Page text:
The rule of the Dukan diet is to eat a lot of lean protein but limit the amount of carbohydrates and fats. So when it comes to cookies, we suggest you choose ingredients like oat bran, non-fat dairy milk, and eggs.
Although oat bran has a similar amount of carbohydrates and fats as oatmeal, it has higher protein and fiber content than oatmeal. But since there aren't many brands that make chocolate chip cookies specifically for the Dukan diet, you may want to consider making your own cookies.
If you want to increase protein intake, try adding nonfat Greek yogurt to your cookies. Greek yogurt is also a good substitute for butter because it has a thick and creamy texture.
Consuming cookies during a paleo diet may not be a good idea since the basic concept of paleo is to eat whole foods; however, there are always alternative ingredients to choose from. Avoid grains, dairy, and white sugar. Instead, choose cookies that are made from nuts, coconut oil, and 100% unsweetened cacao chocolate chips.
It's better to avoid added sugars on the paleo diet, although it may be difficult to find cookies that are made without sugar unless you make your own at home. We suggest you look for sweeteners like raw honey, stevia, lucuma powder, and monk fruit. Coconut sugar also works for this diet.
The almond flour chocolate chip cookies from Simple Mills is a good option because they're made with whole food ingredients like nuts and seed flour blends, coconut oil, arrowroot, and tapioca starch, and are free from grains and corn.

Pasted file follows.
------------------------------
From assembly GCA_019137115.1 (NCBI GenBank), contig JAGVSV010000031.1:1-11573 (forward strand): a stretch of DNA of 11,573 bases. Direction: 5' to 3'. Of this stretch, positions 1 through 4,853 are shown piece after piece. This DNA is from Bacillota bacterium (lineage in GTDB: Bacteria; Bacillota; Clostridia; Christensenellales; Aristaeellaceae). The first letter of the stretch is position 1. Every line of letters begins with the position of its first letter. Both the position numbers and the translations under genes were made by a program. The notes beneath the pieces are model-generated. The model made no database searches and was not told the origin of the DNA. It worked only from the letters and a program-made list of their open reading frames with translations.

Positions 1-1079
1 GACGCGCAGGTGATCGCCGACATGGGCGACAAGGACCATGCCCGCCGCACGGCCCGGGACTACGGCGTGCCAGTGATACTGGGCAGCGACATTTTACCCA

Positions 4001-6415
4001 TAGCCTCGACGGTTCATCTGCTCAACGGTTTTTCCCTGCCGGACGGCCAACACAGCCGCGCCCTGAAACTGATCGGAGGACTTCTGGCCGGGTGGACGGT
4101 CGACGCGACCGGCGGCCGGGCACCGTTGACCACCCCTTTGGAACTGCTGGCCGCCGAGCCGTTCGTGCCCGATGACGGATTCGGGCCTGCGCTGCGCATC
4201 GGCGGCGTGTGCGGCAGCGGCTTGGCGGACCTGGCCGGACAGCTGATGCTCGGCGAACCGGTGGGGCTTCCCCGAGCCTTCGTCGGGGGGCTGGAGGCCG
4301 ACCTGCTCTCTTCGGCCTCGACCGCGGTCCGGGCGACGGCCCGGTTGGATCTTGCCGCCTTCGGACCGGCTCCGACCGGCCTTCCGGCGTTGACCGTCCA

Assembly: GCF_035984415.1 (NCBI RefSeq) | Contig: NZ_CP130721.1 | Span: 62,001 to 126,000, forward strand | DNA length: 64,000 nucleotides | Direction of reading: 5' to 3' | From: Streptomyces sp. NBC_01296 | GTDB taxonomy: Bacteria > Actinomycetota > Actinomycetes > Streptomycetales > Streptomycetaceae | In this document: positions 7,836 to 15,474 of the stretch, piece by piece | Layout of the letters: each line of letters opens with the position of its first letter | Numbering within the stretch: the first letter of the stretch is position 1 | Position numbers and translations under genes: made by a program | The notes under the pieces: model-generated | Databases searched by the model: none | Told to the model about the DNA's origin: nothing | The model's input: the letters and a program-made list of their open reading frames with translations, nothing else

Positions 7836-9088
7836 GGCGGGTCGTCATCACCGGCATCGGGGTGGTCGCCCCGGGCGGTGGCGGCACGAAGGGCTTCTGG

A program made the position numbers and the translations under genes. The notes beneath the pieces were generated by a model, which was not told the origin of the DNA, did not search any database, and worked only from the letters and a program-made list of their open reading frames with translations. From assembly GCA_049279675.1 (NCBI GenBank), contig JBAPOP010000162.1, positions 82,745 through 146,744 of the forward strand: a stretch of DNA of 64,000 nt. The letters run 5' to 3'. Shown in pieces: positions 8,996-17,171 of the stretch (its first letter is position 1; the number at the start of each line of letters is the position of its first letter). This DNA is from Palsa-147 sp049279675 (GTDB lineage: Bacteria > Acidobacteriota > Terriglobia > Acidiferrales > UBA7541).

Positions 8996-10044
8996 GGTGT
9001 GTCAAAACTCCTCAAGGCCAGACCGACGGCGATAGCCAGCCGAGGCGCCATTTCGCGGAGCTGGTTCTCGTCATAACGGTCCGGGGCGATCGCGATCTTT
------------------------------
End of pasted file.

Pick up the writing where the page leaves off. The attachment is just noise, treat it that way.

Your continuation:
Most cookies contain common allergens like wheat, gluten, dairy, soy, egg, and nuts. Thus, it's important to always make sure that you read all the listed ingredients for your safety.
If you're allergic to gluten, you may want to replace wheat, rye, barley, and spelt with other flours like coconut, almond, oat, or brown rice since they're all free from gluten. Look for the term "gluten-free" on the packaging of the cookies you're considering.
Although it's labeled as gluten-free, it's not 100% free of gluten. Under the FDA's rule, this means the foods must contain a very low amount of gluten or less than 20 parts per million (ppm). So depending on your sensitivity to gluten, you may want to look over the ingredients list one more time before purchasing. Also make sure it's not processed in a facility with products containing gluten!
There are many Americans who become lactose intolerant when they grow into young adults. The studies have found that approximately 30 millions of Americans become lactose intolerant by the age of 20.
If you're lactose intolerant or sensitive to dairy, it's better to replace dairy products with plant-based products that contain ingredients like brown rice, nut butter, oats, and pea protein. Some of the well-known brands are such as Orgain, Made Good's, and Enjoy Life Foods.
A nut allergy is one of the most common food allergies in the U.S. If you know that you're allergic to a certain food, make sure to always check the ingredients list for that! You might sacrifice a bit of nutty flavor, but at least you'll be safe. Also make sure it hasn't been processed in a facility with other products that do contain nuts.
We've selected the most popular chocolate chip cookies and they're different in terms of texture, size, and packaging. Hopefully, you'll find one that suits your taste!
Tate's Bake Shop
Lenny & Larry's
Enjoy Life Foods
Thin & Crispy Cookies
Soft Baked Montauk
Chocolate Chip Cookies